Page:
Whenever overcrowding pushed the Sault Area Hospital to the brink, administrators used to call a “Code Burgundy,” triggering a co-ordinated effort to find extra room for patients at the Northern Ontario hospital.
At the start of this year, the hospital scrapped its Code Burgundy – not because crowding had eased, but because the designation had become meaningless. “We used to be there every day,” said Ron Gagnon, the chief executive officer of the Sault Ste. Marie facility. “People had just become immune to it.”
The Sault Area Hospital’s acute-care section has had the second-highest average occupancy rate of any hospital in Ontario over the past five years, according to figures obtained through access-to-information laws and analyzed by The Globe and Mail.
The hospital’s average occupancy rate was just over 106 per cent between 2012 and the end of last year; it peaked at 120.8 per cent in the winter of 2015.
It was one of six hospitals in Ontario whose acute-care beds – which includes all in-patient beds except mental health and chronic care – averaged occupancy rates over 100 per cent in the last five years, and one of 89 in the province whose acute-care occupancy rates were on average above 85 per cent, the threshold that many experts describe as the ideal for preventing the spread of infection and accommodating unexpected surges of patients.
Most of those hospitals saw at least one-quarter of the year in which occupancy topped 100 per cent. When the rate tops 100 per cent, that often means the facility must accommodate patients in places such as hallways, TV rooms, family lounges and physiotherapy gyms.
The figures show that – despite all the attention hospital overcrowding and hallway medicine received during a difficult flu season this winter – jam-packed emergency rooms and medical and surgical floors are nothing new: They have become a daily reality for doctors, nurses and patients at many urban and suburban hospitals in Ontario.
Community hospitals are feeling the pressure, too. Some of the most crowded hospitals in the province are in smaller centres, including Trenton, Exeter, Dryden and Huntsville.
“I think it is a ubiquitous problem,” said Avery Granger, the president of the Canadian Medical Association, which represents physicians across the country. “Do we have enough beds? I think we can’t answer that until we’ve really perfected our team-based care between hospital and the community.”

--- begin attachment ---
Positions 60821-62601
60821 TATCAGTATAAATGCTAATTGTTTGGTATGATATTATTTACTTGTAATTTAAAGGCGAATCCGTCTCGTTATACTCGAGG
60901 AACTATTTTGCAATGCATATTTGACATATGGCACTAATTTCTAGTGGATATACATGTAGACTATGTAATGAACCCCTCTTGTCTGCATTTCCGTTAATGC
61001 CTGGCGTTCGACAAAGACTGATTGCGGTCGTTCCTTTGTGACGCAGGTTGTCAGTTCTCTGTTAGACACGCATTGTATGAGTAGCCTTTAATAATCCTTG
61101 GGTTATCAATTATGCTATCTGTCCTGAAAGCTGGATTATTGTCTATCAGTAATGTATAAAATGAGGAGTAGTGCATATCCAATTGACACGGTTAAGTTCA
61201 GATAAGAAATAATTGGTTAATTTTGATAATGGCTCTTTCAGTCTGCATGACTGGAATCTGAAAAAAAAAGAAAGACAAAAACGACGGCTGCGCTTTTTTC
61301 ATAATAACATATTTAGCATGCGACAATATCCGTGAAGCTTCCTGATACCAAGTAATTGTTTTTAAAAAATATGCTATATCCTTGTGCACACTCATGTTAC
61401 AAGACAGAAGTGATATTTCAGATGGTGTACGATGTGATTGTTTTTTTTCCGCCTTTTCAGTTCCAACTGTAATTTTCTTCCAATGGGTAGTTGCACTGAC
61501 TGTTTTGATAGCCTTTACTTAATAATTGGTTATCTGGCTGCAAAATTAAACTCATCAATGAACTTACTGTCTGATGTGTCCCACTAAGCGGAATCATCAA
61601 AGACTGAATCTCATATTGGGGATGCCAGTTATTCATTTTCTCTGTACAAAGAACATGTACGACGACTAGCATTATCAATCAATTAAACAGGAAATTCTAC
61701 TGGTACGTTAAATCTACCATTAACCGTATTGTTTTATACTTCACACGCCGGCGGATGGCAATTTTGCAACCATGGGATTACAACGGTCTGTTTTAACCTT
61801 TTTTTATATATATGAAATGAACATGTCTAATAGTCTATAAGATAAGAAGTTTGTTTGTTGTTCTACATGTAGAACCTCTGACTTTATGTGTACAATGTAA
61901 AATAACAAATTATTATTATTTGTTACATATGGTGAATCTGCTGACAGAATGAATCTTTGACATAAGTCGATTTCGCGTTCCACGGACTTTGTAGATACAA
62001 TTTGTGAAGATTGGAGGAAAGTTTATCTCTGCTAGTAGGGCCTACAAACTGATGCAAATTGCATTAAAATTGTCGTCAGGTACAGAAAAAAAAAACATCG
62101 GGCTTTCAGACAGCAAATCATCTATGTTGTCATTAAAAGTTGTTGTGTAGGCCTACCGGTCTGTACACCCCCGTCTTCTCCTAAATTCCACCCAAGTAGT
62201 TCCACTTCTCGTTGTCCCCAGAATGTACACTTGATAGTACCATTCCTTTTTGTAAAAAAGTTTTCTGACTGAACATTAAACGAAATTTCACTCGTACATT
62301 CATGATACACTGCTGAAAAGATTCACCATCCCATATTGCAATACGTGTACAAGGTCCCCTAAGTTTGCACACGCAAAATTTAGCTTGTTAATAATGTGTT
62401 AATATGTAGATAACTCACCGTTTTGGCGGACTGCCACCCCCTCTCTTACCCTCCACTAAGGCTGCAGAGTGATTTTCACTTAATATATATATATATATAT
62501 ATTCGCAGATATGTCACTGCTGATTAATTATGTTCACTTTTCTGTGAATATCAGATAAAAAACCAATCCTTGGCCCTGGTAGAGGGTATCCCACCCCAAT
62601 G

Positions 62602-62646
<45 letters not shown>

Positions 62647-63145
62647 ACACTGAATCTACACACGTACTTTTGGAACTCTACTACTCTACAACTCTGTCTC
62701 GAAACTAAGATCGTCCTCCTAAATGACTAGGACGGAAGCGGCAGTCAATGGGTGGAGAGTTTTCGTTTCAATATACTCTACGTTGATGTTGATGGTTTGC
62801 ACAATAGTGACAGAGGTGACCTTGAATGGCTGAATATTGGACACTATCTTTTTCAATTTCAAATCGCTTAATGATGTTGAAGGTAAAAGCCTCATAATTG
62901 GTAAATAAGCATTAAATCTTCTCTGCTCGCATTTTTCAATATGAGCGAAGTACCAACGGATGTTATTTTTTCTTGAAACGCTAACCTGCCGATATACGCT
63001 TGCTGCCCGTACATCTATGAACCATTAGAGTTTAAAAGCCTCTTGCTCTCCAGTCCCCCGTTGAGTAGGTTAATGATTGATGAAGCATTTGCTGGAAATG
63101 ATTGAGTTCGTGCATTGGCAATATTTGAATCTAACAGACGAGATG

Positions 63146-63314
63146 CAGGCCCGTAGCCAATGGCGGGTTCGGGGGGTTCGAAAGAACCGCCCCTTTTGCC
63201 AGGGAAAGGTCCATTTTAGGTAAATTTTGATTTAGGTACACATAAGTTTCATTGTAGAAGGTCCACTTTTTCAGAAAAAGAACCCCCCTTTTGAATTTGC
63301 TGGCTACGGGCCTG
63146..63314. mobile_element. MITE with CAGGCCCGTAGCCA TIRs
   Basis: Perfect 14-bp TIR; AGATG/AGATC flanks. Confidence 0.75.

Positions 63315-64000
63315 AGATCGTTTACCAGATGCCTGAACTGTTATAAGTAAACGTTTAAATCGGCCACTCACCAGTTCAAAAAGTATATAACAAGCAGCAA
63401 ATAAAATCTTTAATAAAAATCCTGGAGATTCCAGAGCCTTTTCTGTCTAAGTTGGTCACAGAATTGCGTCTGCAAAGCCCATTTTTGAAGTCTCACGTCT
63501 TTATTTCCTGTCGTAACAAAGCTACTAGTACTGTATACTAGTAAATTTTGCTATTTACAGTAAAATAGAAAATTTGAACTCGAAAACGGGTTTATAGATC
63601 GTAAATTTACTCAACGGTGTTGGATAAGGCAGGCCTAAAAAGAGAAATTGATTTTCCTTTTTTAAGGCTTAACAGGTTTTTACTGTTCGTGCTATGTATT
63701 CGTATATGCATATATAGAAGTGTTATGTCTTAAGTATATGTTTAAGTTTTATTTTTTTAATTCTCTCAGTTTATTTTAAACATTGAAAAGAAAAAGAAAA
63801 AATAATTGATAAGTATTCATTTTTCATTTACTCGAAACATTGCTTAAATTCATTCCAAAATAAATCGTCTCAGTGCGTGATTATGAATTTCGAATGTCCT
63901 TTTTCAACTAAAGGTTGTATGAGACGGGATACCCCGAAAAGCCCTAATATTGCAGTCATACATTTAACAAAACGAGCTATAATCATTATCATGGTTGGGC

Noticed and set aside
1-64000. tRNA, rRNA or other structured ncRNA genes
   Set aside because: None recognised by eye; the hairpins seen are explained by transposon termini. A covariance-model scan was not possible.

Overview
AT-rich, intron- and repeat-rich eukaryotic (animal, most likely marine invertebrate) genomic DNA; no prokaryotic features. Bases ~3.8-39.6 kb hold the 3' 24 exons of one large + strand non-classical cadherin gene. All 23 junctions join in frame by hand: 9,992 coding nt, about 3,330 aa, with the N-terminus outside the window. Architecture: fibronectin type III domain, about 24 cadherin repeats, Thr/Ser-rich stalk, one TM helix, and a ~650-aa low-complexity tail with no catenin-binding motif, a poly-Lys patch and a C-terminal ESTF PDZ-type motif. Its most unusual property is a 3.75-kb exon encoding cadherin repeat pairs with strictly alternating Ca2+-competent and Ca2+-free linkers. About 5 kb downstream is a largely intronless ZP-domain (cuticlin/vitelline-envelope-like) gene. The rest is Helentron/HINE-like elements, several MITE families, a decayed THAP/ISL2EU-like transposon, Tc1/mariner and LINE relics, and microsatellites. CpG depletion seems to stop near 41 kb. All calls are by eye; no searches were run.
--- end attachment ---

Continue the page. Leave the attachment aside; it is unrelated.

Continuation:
Doctors and health-policy experts say that a lack of co-ordination between primary care, hospitals, home care and long-term care in Canada’s fractured health-care system is certainly part of the problem, but there are other factors at play, too.
A rising tide of seniors – they now outnumber children under 15, according to the latest census – is filling hospital beds with elderly patients who no longer need acute care but have nowhere else to go, contributing to overcrowding elsewhere in hospitals. Canada already has fewer hospital beds per capita than most other developed countries.
Ontario’s Ministry of Health and Long-Term Care divides its hospital occupancy statistics into three bed types: Mental health beds; chronic-care beds for those who require long stays in hospitals; and acute-care beds, an umbrella category that generally denotes the rest of the beds in the hospital.
The Ajax and Pickering site of Lakeridge Health, east of Toronto, had the highest average occupancy rate in its acute-care section at 107.4 per cent over five years leading up to the end of 2016.
Among the other hospitals that averaged more than 100-per-cent occupancy in their acute-care beds were the Englehart and District Hospital, north of Sudbury; Trenton Memorial Hospital; Oakville Trafalgar Memorial Hospital and the London Health Sciences Centre (LHSC).
LHSC has been at or above 100-per-cent capacity for both its acute-care and mental-health beds in every quarter since the beginning of the 2012-13 year.
“In our mental health capacity, we’ve been experiencing significant pressures,” said Julie Trpkovski, a vice-president who oversees mental health, emergency services and access and flow at LHSC.
On one particularly challenging day, the hospital hit 146 per cent capacity on its mental-health unit, she said. When that happens, LHSC activates a regional surge protocol and asks nearby hospitals if they can “deliver care sooner, rather than having patients wait for a bed in our emergency department, which can sometimes take several days, Ms. Trpkovski said.
Both Ms. Trpkovski and Murray Glendining, LHSC’s chief executive officer, said the extra money that Kathleen Wynne’s government promised in its most recent budget will help to relieve some of the capacity pressure. The province promised an additional $518-million for hospitals, or an average increase of 3.1 per cent after freezing hospital’s base budgets in four of the five preceding years.
Even before the budget announcement, the Sault Area Hospital was tackling its overcrowding problem. Along with replacing its Code Burgundy protocol with a three-level warning system designed to catch problems earlier, the hospital opened 25 new beds and dedicated its entire second floor to a “restorative care” approach that Mr. Gagnon said has already helped more frail, elderly patients make it home again.
Wait times in the emergency department for patients sick enough to be admitted have dropped dramatically, he said.Report Typo/Error